Benjamin Westervelt

Associate Professor of History

Miller Center 422, MSC: 41
Office Hours:

Spring 2024: Mondays 11:30-1, Tuesdays 8-9:30, 1-2, Fridays 8:30-9, and by appointment.


Medieval and Early Modern Europe

Academic Credentials

PhD 1993 Harvard University, M.T.S. 1985 Harvard Divinity School, BA 1982 Brandeis University


Spring 2024:

HIST 227: Medieval Europe, 800-1400

HIST 400: Reading Colloquium

RELS 229: The Reformations of the 16th Century


Like much of my teaching, my scholarship focuses on religion in European history. I began my research by looking at a very specific topic: the reform of preaching in Milan (Italy) in the late sixteenth and early seventeenth centuries. I spent a year (1989-1990) in Milan doing research in the archives and I have since been back to Italy several times. Out of this research came my doctoral dissertation and several articles. The dissertation and the articles have in common some related themes: the difference between theory and practice (in the case of preaching, how people say one should preach vs. how they preach); the conflict between the center and the periphery, town and country, leader and led; the different perceptions of elite and popular groups on contested subjects; and especially, the question of how institutions and their bureaucracies recognize the need to reform themselves and then respond to that need. Among other places, I have crystallized my thinking on these issues in an article entitled “Roman Catholicism” in the Oxford Encyclopedia of the Reformation. My next project will treat some of the same broad issues in an entirely different context: the pope’s suppression of the Jesuits in 1773.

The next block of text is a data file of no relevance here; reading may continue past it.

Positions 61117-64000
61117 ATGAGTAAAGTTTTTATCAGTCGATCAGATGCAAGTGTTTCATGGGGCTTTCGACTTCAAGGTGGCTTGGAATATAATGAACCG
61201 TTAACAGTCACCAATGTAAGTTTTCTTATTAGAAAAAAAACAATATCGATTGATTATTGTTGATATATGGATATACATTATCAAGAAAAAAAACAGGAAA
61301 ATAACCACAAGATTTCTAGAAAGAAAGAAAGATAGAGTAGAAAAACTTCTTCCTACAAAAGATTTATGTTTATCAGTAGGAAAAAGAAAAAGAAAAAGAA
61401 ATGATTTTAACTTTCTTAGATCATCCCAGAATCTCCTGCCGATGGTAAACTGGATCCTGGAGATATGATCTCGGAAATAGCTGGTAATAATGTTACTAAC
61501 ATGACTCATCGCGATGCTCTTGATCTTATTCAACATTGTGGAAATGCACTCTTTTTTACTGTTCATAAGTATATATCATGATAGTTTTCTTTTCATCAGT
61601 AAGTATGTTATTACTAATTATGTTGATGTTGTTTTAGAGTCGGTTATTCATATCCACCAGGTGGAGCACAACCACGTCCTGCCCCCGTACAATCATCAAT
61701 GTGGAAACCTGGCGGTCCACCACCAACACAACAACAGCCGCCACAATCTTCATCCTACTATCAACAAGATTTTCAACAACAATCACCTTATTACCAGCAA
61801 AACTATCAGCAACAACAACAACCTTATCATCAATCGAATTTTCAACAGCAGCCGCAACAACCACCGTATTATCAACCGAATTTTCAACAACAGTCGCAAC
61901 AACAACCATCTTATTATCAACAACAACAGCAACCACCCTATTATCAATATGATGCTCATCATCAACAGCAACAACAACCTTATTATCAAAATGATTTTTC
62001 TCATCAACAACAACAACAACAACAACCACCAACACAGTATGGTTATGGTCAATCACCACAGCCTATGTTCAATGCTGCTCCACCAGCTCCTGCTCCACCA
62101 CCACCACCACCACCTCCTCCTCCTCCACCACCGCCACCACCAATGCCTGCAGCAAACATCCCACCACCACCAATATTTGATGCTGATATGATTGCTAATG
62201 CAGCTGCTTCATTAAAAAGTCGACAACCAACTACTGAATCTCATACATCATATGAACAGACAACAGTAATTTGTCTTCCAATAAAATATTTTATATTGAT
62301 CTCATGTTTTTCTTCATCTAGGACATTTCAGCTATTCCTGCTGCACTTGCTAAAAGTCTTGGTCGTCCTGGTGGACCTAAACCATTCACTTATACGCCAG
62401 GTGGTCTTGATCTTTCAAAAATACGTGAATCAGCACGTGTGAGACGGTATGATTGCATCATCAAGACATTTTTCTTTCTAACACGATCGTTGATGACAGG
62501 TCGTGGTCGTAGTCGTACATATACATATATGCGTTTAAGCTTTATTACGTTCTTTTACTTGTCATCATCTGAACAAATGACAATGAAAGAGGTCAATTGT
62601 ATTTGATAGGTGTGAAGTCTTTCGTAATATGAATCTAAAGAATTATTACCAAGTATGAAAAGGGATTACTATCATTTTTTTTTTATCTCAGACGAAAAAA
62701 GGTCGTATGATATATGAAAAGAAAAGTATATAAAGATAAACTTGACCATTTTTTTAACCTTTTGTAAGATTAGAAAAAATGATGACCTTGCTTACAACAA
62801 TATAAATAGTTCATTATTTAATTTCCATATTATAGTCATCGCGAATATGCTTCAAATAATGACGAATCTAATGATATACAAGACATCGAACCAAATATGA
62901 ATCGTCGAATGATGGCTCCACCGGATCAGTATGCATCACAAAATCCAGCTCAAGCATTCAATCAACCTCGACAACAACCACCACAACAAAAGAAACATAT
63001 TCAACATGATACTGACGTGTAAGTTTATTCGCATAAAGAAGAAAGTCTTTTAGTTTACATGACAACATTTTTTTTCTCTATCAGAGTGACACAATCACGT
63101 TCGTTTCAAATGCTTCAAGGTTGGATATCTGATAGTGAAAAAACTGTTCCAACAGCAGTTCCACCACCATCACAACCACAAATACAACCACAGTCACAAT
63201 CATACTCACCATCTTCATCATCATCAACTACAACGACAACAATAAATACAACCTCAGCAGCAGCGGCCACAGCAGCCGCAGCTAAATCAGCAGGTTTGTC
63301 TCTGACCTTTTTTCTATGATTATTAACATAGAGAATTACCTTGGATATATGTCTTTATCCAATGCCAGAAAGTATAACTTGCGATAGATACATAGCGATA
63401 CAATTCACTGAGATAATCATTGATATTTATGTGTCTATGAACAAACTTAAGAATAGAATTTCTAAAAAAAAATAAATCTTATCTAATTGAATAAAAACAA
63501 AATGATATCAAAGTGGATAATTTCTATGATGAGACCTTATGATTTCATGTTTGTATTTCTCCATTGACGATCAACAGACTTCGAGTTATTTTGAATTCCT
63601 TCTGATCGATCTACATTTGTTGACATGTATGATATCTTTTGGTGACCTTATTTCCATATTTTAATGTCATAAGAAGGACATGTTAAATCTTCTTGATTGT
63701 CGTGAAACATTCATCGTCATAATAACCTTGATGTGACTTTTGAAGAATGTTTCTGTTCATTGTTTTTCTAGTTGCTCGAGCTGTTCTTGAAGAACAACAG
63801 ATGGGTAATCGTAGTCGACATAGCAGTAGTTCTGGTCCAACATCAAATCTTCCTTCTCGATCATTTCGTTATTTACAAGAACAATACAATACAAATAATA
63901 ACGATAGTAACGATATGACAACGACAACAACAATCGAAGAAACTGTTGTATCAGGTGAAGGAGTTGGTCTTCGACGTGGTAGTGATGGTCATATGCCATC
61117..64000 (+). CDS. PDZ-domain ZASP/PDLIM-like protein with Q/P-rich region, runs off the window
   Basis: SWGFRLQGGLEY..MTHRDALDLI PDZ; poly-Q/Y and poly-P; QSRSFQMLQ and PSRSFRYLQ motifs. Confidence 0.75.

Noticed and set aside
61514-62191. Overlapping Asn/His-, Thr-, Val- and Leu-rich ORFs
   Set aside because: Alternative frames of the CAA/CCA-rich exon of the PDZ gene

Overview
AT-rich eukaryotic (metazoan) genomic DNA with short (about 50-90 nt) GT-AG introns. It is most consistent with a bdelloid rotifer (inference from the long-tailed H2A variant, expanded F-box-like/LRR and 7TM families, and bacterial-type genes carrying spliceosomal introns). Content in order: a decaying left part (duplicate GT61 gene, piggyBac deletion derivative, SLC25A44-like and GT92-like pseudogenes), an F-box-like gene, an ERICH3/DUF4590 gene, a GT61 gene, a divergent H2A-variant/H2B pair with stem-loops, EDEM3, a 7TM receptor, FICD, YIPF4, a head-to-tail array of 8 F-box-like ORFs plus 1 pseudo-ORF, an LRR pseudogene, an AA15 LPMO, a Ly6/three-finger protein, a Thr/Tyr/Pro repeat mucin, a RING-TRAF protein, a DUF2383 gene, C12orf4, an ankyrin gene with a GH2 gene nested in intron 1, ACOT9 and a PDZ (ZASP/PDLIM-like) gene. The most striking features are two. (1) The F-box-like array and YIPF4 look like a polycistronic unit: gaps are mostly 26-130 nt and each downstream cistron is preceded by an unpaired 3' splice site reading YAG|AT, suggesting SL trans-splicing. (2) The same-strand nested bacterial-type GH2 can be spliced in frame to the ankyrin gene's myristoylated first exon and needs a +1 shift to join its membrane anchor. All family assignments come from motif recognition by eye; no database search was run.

Location: Miller Hall